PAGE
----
This year saw the release of the pair’s second book called Mastering ‘Metrics (MM) which is geared more towards an undergraduate level. On the first page of the introduction they say “Economists’ use of data to answer cause-and-effect questions constitutes the field of applied econometrics, known to students and masters alike as ‘metrics.” When the book was released I was taking my 3rd course in econometrics and found that it was the first I had ever heard of the abbreviation. Now in the graduate program and taking my 4th course in econometrics I find my classmates referring to it as ‘metrics, though, curiously, those who use the term most readily (and originally from my understanding) were my classmates at UBC who received the same econometrics education that I did and had not used the term before. Reading MHE or MM will tell you how I could design a project to test whether or not the release of the book led to the adoption by my classmates, but I will state without evidence that I believe the release of MM marks the coinage and widespread adoption of the term ‘metrics. (Edit: not entirely accurate. See below)

Is there anything we can make out of this? As always, I’m interested in reading too far into things, but I think the title of the book indicates positive things for the social sciences and Angrist and Pischke’s audience, though does not communicate anything favourable about my peers. MHE contains an endorsement from James Robinson (probably best known for his collaboration with Daron Acemoglu on Why Nations Fail) declaring it a “must-read… [for] political scientists, sociologists, historians, geographers, and anthropologists.” He himself seems to stand astride economics and political science, though his collaborations with Acemoglu unquestionably fall under economics. My interest in the abbreviation to ‘metrics in the undergraduate level text (MM) is that I think it communicates to open up these extremely helpful tools for causal inference to a wider range of disciplines. I am too early in my academic journey to be able to speak with much authority on this, but econometrics appears to offer one of the best sets of tools to answer these kinds of questions, and they may find ready applications outside of economics itself. For instance, my undergraduate thesis involved taking a data set from a political science paper and in a first pass I simply replicated the results then went in and adjusted where I felt the methods were inconsistent with my understanding of how to work with such data, which immediately resulted in stronger results (later, it also identified some areas in which the other paper was weak and possibly the results were heavily worked to promote a particular conclusion). My own result wasn’t necessarily impressive in any respect (for instance, there are likely endogeneity problems and, well, I really don’t know what the hell I’m talking about), but I think it at least some evidence that good questions can find good answers if researchers are willing to look at the economist’s toolbox which seems to hold some of the most advanced techniques.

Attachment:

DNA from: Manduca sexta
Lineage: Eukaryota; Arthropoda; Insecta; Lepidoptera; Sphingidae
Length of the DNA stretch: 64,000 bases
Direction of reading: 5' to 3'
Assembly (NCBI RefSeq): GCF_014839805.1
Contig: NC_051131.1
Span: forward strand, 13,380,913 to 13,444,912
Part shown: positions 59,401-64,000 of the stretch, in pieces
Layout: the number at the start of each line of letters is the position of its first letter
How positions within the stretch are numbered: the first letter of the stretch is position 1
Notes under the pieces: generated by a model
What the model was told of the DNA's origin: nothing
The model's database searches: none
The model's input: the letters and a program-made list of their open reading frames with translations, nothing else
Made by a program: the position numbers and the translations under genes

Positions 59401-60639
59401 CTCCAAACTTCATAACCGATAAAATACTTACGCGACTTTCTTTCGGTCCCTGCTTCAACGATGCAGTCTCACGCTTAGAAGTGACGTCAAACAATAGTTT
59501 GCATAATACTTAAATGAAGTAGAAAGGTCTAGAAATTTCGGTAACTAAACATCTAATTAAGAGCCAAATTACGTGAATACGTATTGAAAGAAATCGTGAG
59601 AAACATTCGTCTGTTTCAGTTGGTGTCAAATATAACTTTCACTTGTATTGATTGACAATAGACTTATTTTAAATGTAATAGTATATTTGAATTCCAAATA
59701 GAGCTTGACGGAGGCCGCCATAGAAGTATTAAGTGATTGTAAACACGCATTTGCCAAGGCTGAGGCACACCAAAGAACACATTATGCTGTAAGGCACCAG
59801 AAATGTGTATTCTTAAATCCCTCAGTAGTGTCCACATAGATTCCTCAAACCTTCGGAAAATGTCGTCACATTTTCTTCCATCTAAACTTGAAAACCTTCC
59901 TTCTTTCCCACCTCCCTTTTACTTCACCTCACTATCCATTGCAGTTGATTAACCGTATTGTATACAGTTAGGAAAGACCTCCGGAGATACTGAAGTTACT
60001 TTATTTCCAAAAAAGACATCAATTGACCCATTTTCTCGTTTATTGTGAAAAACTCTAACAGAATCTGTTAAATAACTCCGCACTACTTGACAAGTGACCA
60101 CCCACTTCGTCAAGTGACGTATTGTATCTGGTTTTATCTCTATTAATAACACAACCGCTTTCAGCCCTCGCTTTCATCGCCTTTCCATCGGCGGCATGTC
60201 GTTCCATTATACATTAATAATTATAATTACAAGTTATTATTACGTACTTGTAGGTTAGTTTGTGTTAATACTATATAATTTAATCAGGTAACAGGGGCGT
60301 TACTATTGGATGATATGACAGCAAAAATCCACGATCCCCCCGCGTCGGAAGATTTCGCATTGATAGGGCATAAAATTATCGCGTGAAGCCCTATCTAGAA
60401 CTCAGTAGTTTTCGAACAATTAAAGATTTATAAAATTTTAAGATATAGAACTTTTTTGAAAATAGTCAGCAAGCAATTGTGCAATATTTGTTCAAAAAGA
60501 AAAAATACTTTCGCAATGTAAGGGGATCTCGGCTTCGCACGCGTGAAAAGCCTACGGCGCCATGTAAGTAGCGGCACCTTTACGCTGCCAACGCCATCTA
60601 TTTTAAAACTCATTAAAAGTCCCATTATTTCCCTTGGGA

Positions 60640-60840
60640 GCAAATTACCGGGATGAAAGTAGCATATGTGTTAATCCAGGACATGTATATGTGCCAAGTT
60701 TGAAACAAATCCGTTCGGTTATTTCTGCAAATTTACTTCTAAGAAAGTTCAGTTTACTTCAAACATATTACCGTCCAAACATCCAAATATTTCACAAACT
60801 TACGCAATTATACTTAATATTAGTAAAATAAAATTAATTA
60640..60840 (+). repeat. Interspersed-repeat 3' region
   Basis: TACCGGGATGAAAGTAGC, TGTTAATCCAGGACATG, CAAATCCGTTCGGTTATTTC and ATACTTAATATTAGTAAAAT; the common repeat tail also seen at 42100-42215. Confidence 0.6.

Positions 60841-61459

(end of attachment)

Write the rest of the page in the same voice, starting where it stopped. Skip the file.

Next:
The idea here is that the abbreviation is a good one because it removes the ‘econo’ element and communicates that the techniques (the ‘Furious Five’ as Angrist and Pischke call them) are not limited to questions in economics, but have more general applications in conducting any kind of causal inference. This isn’t to limit economic inquiry (the great appeal to me at least is the great flexibility economic analysis affords me), but rather to be more inclusive in the terminology. It doesn’t really change anything, but it does avoid the hang up of, say, a sociologist taking advantage of something like quantile regression, explaining it’s a helpful econometric technique and then having to answer “what does economics have to do with any of this?” (or worse, dealing with the assumption that economics is somehow tainted by unreasonable assumptions and thus the technique is invalid). Basically, if we have social scientists using the best tools available (at least so far as I’m aware), then we, as a whole, benefit. A common language between disciplines will allow for easier collaboration, and, rather than hoping that economists have all the good ideas, disciplines with other interests can take advantage of these tools to improve their research (this, of course, makes it more difficult for researchers if the overall quality of work improves, but this is a nice problem to have. I won’t cry if there are fewer papers with results that collapse with a minor change in assumptions). Of course, to gain the full benefit of the tools available, researchers should take up MHE, and maybe move on to something like the Handbook of Econometrics (behind a paywall but possibly available to you if you went to a university that gives alumni access to academic journals) which requires getting over the red herring of what we call things, but I don’t mind dropping ‘econo’ in the introductory material if it means we’ll benefit from better research.